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Chapala.com Webboard


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About IMBurnen

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  1. Five years after moving to Lakeside (and living in Joco, Chapala and Ajijic) I decided that the area seemed increasingly Northern, not just in services and resources, but in attitudes. Instead of crying I visited 6 other cities in Mexico then, like Goldilocks, winnowed out what mattered to me and chose Cuernavaca "City of Eternal Spring". How delighted I have been to find a small city that is clean, in good repair and with abundant resources. I know there must be lots of expats out there as they sometimes post to the local equivalent of this board, but I don't see them unless I so choose. There are very few NOB style restaurants and expats here speak Spanish, many fluently. So no tantrums in stores and there has been civility and reasonable expectations in all my experiences here. This place is not for everyone, I'm just reinforcing the point that if you're miserable where you are, please, change it.
  2. All your reasons for moving make sense, as do all the reasons for making a different choice that have been listed. I recently relocated, (after years) away from Ajijic (to Cuernavaca which is great for me) to escape what, for me, had become a noisy, dirty and congested area. Ajijic is great to visit, more difficult to live in so I endorse the suggestions of Chapala and Jocotepec. I lived in both and really liked Chapala - just try to find a space a little distance from the malecon to avoid the weekend party world. Good luck!
  3. Checking for a friend who would like to come to Mexico for dental work. Many dentists but not all are equal. Prefer close to a major city, GDL, CDMX, PV or Baja areas optimal. Please describe your experience with this dentist and, would you go back again? Thanks.
  4. Hola..I too am in search of a smaller place to live in Mexico besides Lake Chapala...been here 8 years and am ready to try new places...I would love to know the area you are in now...my Spanish is good enough to get by...I have been considering Alamos, in Sonora, but the summers would be a killer...although, I wouldn't mind living in two places if I had do...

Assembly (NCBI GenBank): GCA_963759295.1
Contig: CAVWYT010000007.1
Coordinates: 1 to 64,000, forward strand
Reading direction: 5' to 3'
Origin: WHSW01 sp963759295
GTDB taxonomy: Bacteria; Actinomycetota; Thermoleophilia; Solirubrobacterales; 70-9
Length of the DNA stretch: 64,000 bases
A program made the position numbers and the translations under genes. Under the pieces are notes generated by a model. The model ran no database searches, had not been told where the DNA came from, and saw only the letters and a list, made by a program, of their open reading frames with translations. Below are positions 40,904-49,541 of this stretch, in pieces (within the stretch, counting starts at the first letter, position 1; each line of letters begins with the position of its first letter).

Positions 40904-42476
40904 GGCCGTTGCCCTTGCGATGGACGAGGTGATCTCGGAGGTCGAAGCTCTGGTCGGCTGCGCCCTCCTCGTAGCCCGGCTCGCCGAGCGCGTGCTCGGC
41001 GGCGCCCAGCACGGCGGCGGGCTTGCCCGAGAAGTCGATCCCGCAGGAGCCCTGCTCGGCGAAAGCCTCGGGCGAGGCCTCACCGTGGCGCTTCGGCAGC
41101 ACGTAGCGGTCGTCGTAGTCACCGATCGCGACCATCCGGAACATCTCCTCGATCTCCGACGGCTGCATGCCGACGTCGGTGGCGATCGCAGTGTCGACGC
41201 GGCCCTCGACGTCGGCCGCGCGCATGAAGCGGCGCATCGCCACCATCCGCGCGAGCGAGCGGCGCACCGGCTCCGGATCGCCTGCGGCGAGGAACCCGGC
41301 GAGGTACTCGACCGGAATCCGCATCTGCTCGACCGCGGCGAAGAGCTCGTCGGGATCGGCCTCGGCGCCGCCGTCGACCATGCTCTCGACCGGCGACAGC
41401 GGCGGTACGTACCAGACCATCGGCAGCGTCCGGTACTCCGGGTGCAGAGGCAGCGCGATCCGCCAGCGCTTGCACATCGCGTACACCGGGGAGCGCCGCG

Thanks!  Elizabeth

    1. Ajijic_hiker


      My guess is that it's Tepoztlan...am I right?  I've been reading good things about that town...

    2. IMBurnen


      Apologies for the delay, I did a second move into the center of the city and have been offline for a while. Tepoztlan is lovely and interesting. As with all Mexican small towns the concerns are the same-street repairs, water/sewage. I have met several who live there and love it, and my trips there have always been positive. There are other small towns that were recommended to me: Cuautla, about a 45 min. drive from Cvaca and others that have slipped out of my cheese sieve brain. I knew I had to get away from the congestion and ego driven restaurant reviews at Lakeside and I did quite a lot of research. I find prices for everything except labor a little cheaper here, and am impressed with the available resources. If you want to connect with the expat community it's possible, but I am trying not to be too involved at this point. I know there have been many changes, but I visited Morelia, Querretaro, San Luis Potosi and Oaxaca. The first three are rapidly expanding their industrial base, so of no interest and Oaxaca is just too far South for me, in terms of climate. So yeah, not a fan of Sonora for the heat or the cartels. If you decide to visit this area let me know and I'll try to be helpful. I arrived knowing not one person and am progressing, poco a poco. All the best, Carolyn

  5. IMBurnen

    Lakeside increased population?